password hygiene

Password Hygiene: Due for a Cleaning

Every aspect of our lives is touched by the digital world and passwords are one of the most critical issues in cybersecurity. Internet users of all ages and abilities employ passwords without necessarily understanding the process. Why are they being asked to create passwords with specifications like capital letters and only certain symbols?

It’s time for us all to visit a digital dentist. We need to modernize our approach to password hygiene as soon as possible.

Compromised Credentials: The Hidden Culprit

What is a compromised credential? Put simply, it’s a user’s personal information. Often an email and password combination which has been stolen or leaked in some way. Each day, millions of sets of credentials are offered and sold on the dark web. In many cases, the owners of said credentials are entirely unsuspecting.

Coupled with the astoundingly common problem of password reuse, compromised credentials are a core security issue. Even a single set can be the cause of a massive data breach.

This is similar to cavities. You wouldn’t necessarily know you have one until a dentist informs you. Sometimes, you’ve finally made it into the dentist, but it’s too late. It’s time for a root canal.

As dentists are no strangers to cavities, compromised credentials aren’t breaking news for most IT professionals. But imagine if suddenly dentists realized that flossing your teeth could encourage cavities? A reversal of the advice they had been promoting for years. This is akin to a conversation happening in cybersecurity where IT leaders are learning that their attempts to address the problem of compromised credentials have been exacerbating additional vulnerabilities.

The cybersecurity industry is realizing legacy guidelines like complexity requirements, periodic password resets, limitations on password length and character usage, and special character requirements can weaken password security.

The Newest, Data-Driven Recommendations

If all the guidelines we thought were secure are proving to be loophole-creating, what should you do next to stay safe? An excellent first stop is The National Institute of Standards and Technology (NIST), a body that researches and provides recommendations for updated modern best practices for password security.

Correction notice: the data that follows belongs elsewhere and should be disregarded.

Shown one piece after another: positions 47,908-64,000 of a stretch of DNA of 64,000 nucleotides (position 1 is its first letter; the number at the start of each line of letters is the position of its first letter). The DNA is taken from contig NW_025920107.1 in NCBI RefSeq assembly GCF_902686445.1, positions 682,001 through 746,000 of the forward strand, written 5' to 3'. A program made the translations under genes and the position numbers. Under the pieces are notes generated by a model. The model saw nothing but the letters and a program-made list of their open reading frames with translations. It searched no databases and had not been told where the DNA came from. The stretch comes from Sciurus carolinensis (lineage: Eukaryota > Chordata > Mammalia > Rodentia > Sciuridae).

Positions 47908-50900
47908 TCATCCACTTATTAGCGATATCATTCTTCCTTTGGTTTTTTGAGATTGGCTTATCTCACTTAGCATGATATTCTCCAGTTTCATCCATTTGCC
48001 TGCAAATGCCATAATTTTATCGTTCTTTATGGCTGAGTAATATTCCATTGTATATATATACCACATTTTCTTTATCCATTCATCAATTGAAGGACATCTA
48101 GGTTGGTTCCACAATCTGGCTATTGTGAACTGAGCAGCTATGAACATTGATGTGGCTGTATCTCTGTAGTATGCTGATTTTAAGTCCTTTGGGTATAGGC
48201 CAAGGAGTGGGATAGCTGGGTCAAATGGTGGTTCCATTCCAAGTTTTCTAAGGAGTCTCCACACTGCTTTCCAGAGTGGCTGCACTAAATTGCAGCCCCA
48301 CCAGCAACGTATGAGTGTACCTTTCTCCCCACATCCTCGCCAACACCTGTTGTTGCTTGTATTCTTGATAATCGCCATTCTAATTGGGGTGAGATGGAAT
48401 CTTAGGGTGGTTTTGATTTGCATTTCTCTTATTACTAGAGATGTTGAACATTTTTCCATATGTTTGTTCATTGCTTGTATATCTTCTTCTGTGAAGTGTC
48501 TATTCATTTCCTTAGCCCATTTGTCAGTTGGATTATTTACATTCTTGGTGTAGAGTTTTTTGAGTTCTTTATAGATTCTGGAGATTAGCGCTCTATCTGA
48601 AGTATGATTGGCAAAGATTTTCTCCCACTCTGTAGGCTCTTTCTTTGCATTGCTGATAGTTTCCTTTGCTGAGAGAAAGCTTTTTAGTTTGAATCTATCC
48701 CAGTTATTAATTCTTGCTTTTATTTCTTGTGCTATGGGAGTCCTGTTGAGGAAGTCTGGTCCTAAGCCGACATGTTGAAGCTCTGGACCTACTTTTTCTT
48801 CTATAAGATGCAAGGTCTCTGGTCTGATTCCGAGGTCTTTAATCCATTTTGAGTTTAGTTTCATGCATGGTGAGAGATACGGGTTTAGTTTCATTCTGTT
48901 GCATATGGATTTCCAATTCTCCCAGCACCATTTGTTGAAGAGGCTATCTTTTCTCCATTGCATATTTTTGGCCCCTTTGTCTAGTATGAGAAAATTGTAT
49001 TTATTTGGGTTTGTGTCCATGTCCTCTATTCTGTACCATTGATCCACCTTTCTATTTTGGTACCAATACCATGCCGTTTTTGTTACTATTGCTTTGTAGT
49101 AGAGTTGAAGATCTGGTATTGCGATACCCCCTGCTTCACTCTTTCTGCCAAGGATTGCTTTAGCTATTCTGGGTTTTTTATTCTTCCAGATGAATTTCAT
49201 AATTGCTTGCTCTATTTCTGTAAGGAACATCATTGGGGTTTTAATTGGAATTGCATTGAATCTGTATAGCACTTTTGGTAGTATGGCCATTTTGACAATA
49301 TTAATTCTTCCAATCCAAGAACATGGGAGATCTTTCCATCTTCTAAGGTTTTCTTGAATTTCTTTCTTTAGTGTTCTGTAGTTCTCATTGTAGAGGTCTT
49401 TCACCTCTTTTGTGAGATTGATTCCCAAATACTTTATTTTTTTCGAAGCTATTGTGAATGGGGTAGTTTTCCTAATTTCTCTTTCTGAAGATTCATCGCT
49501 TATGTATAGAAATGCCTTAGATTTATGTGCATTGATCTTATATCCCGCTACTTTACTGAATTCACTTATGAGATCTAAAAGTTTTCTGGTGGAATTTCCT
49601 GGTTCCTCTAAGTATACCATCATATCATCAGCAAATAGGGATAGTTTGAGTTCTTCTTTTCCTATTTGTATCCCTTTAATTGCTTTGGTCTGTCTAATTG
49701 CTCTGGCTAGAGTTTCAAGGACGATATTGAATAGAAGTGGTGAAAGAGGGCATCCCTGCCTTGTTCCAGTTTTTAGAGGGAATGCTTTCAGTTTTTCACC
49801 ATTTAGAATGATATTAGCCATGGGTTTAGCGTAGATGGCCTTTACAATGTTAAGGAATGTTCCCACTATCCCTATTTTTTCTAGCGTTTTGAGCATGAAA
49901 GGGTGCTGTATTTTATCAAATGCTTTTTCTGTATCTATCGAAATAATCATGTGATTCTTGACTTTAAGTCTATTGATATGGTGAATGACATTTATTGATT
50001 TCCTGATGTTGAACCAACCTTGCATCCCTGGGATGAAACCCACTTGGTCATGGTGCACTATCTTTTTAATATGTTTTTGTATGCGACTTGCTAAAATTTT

Recent research cited by NIST revealed that it’s not passwords that are failing us. The hard truth is that we aren’t using passwords to their maximum potential. When people are forced to create passwords with so many arbitrary complexity requirements and then periodically reset them, they create weak passwords, as well as password reuse of ‘good’ ones that satisfy the requirements over and over again.

When users are asked to create a password that has, for example, eight characters minimum, including at least one capital letter, one digit, and one special character, they are most likely to come up with passwords like “Administrator2021!” or “passw0rd%” which feel secure but are actually incredibly easy for hackers to exploit.

In addition, once users have a password they like, it’s tempting to use it across accounts and devices. This just increases the amount of damage a hacker can do once they have access to a single password.

Detecting Compromised Passwords Early

It’s clear that password policies need to be revisited and companies need to take action by actively monitor for any indications of account compromise. Fortunately, there is a very straightforward way to do this: by screening passwords against a blacklist of weak and already compromised passwords on an ongoing basis.

So how do organizations create or find such a list? Even a quick google search will turn out many public lists of compromised passwords. The main issue with static lists, however, is that they don’t respond to the breaches that are happening daily—even hourly—and they don’t reflect any details that could mean increased danger for your company.

A dynamic, constantly updated process like Enzoic’s screening solution allows you to check credentials against a massive ever-evolving database. They pull data from all corners of the web, from lists exposed in data breaches to entire cracking dictionaries, and the database is updated multiple times every day.

Enzoic also has clocked the issue that screening isn’t just important when an individual creates a new password, especially with the increasing frequency of breaches; it’s important to check them continuously. Therefore, Enzoic monitors passwords to detect compromised credentials at all times and alerts users when action needs to be taken.

Organizations of all sizes and in all industries, from healthcare to government, would benefit from instituting credential screening, and ASAP at that. Follow the advice of your dentist, and NIST: brush your teeth; screen your passwords. Stay fresh and clean with password hygiene.